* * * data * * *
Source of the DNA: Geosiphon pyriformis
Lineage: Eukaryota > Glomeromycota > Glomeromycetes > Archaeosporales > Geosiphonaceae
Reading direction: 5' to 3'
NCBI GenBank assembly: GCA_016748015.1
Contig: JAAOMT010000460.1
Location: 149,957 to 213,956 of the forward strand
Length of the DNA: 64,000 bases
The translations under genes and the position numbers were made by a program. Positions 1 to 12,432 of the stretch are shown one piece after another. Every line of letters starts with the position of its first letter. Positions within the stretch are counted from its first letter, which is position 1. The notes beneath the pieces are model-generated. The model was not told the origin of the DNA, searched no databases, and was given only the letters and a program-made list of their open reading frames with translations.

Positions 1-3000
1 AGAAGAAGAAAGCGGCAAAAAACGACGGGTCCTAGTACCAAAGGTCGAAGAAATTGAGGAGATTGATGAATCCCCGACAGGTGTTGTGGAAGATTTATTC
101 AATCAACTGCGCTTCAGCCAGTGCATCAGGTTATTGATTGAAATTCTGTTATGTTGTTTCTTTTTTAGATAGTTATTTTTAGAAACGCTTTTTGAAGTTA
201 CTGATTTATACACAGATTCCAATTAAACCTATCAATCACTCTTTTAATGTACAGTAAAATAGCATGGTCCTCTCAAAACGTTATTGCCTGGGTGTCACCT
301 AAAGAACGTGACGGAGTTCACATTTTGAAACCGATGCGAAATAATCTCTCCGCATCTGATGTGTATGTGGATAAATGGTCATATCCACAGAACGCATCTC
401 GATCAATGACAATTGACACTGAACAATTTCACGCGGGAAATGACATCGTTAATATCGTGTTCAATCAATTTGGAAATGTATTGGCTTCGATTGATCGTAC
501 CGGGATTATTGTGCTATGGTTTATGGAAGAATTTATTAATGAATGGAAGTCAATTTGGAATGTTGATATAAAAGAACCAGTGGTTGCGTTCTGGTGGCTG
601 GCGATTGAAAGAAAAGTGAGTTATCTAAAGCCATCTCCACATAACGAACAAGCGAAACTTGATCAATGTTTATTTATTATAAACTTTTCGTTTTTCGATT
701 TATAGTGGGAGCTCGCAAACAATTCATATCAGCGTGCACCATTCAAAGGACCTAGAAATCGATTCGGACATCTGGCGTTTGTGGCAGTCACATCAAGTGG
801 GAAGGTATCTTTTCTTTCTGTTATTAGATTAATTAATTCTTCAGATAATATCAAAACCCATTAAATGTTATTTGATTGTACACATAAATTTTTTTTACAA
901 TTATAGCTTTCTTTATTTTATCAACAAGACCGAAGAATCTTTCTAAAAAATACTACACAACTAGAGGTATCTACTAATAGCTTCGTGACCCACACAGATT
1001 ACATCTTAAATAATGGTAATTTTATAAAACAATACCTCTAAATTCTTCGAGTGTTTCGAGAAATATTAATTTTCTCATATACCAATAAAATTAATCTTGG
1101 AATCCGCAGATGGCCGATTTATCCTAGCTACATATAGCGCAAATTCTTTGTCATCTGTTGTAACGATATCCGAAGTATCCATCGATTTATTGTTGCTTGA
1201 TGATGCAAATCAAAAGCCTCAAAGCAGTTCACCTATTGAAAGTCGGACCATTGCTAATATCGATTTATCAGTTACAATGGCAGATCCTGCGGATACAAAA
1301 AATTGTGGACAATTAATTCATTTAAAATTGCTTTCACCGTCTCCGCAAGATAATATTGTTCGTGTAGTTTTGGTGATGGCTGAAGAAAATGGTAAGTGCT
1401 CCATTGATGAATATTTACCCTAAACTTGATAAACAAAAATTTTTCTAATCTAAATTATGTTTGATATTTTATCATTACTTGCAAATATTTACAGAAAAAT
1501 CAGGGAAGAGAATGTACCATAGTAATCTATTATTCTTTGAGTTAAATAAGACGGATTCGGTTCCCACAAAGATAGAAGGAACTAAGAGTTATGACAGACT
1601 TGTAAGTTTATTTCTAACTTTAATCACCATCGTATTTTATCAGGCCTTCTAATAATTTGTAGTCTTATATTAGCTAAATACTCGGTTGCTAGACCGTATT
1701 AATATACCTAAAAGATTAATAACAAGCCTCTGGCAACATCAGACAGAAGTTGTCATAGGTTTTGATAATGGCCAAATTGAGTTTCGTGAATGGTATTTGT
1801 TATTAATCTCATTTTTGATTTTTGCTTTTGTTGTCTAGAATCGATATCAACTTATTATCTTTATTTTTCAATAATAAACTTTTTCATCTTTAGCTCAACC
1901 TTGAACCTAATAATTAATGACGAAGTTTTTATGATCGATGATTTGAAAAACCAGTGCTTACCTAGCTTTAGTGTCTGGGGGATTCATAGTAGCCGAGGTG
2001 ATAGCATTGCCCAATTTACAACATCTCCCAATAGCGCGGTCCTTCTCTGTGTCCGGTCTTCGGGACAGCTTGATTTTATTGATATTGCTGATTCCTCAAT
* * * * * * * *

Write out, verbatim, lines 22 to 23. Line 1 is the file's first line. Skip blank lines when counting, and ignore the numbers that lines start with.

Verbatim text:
1201 TGATGCAAATCAAAAGCCTCAAAGCAGTTCACCTATTGAAAGTCGGACCATTGCTAATATCGATTTATCAGTTACAATGGCAGATCCTGCGGATACAAAA
1301 AATTGTGGACAATTAATTCATTTAAAATTGCTTTCACCGTCTCCGCAAGATAATATTGTTCGTGTAGTTTTGGTGATGGCTGAAGAAAATGGTAAGTGCT